Archive for May, 2010

Are you kidding me?

In my opinion, Major League Baseball has a number of credibility/integrity issues. Can you say performance enhanching drugs? How about the absence of a salary cap that allows big market teams to outspend their smaller counterparts by double or more? But, to me, the biggest credibility issue right now is horrible umpiring. We saw another glaring example of it last night during the Rays game when a pitch that was clearly a foot or more off the plate was called a strike against Carl Crawford. CC went off on the umpire and was promptly tossed out of the game as was Joe Maddon who went out to defend his player. It seems the strike zone has been expanded to include any area on the field of play. If MLB intends to hold its players accountable, it needs to do the same for umpires. When players don’t perform, they’re either sent down to the minors or given their walking papers. It seems to me that the same should apply to the umps!

Personal Evolution

I was in a play called “Later Life” recently and, in the final scene, my character said these words: “People don’t change Sally!  We are who we are only more so.”  Well, I take issue with that and here’s why.  My mother kept every report card I ever had from first grade through my senior year in high school.  I happened to be going through some files a couple of days ago and ran across all those hideously embarrassing report cards.  If you had judged me by my academic performance during those  formative years, you would have projected well, let’s just say, a less than stellar career in just about any profession.  Truthfully, I’m still amazed I made it into college.  Once I got there,  however, I was able to pursue my passion which was broadcasting.  It launched me into a career that’s lasted four decades.  In fact, it gave me the confidence to give acting a try.  “Later Life” is really the first theatre work I’ve ever done proving that we can change, even in later life. By the way, all those old report cards are now in the trash!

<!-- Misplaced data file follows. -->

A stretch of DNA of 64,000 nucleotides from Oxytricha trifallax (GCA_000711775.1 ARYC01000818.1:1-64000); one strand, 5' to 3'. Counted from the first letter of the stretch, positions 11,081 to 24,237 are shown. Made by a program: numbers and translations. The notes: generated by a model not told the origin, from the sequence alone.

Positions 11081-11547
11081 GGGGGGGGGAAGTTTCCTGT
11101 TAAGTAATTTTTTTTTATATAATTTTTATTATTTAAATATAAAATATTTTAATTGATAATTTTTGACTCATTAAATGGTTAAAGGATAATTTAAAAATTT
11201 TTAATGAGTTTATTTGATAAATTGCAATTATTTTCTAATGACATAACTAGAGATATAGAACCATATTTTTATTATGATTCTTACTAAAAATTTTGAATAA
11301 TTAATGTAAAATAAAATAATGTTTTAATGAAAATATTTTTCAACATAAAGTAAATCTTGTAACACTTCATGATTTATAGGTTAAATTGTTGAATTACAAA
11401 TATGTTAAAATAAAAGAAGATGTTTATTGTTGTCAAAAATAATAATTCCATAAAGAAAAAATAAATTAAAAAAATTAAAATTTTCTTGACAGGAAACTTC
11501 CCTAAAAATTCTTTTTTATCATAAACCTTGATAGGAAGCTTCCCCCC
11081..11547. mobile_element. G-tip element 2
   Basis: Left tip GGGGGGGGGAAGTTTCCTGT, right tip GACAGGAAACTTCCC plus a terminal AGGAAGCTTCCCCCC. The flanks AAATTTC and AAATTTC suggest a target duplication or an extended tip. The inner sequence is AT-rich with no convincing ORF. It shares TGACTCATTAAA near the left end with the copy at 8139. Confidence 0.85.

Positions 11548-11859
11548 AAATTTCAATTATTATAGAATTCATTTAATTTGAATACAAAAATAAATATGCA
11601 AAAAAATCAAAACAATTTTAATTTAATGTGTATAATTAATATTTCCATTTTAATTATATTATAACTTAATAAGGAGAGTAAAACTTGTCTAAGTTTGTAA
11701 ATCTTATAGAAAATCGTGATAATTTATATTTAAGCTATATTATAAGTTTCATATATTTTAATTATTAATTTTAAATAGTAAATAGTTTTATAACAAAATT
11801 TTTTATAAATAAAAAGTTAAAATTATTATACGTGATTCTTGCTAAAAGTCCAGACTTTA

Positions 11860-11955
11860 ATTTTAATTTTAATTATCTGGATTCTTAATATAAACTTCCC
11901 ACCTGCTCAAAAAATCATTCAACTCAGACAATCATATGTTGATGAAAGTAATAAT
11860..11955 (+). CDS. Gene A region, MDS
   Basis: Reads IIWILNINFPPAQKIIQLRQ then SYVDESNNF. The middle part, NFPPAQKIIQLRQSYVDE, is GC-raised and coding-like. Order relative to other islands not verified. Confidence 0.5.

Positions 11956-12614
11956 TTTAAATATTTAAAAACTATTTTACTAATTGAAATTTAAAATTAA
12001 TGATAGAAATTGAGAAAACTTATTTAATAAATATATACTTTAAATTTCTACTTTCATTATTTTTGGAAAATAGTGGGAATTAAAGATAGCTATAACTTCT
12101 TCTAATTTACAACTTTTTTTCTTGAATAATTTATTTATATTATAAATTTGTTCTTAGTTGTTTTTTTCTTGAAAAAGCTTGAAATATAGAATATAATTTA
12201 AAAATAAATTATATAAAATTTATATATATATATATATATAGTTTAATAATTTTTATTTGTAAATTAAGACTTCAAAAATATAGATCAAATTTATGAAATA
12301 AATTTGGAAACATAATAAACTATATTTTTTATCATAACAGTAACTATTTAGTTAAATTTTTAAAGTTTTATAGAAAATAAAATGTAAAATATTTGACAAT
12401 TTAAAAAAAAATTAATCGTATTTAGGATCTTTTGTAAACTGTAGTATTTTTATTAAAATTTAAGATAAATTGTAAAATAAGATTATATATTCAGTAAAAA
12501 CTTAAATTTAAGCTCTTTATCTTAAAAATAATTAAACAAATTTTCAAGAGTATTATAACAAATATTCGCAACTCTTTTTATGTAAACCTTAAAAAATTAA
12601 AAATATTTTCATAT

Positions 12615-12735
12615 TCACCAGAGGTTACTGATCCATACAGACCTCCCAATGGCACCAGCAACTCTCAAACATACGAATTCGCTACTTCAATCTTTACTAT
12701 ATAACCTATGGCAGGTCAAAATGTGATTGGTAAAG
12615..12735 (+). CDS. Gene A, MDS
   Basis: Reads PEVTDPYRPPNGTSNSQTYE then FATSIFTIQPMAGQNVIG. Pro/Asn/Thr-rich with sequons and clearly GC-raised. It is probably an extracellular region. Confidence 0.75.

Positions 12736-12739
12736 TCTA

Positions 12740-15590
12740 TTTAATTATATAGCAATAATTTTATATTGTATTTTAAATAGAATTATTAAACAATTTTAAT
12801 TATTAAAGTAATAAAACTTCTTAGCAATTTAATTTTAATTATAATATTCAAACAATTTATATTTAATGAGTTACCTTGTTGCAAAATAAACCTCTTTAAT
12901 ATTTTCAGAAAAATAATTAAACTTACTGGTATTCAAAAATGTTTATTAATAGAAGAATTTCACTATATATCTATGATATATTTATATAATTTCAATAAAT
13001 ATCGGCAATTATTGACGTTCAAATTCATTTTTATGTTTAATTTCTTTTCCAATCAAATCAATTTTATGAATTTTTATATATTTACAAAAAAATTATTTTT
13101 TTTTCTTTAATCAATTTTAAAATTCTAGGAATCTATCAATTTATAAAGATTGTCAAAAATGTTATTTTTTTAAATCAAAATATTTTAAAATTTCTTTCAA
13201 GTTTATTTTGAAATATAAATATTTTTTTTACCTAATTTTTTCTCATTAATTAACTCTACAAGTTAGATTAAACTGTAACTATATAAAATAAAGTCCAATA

America’s Best Loved Personal Brand, Betty White

Betty White may the biggest and best loved brand in America right now.  The 88-year old’s  hosting of “Saturday Night Live” was nothing less than brilliant. 

What I have always loved about Betty White is that she can be both naughty and nice at the same time.  Going back to her days on the “Mary Tyler Moore Show” when she played Sue Ann Nivens, she’s always been to display an incredibly sweet demeanor combined with liberal doses of sexual innuendo.  When Betty first appeared on television in the early 50’s,  married couples couldn’t even be depicted as sharing the same bed and the censors would have  had a fit with any humor  considered risqué.  SNL really changed the television landscape back in 1975 and it hasn’t really looked back ever since.  The beautiful  thing about Betty White is that she’s not looking back either.  She’s going full steam ahead!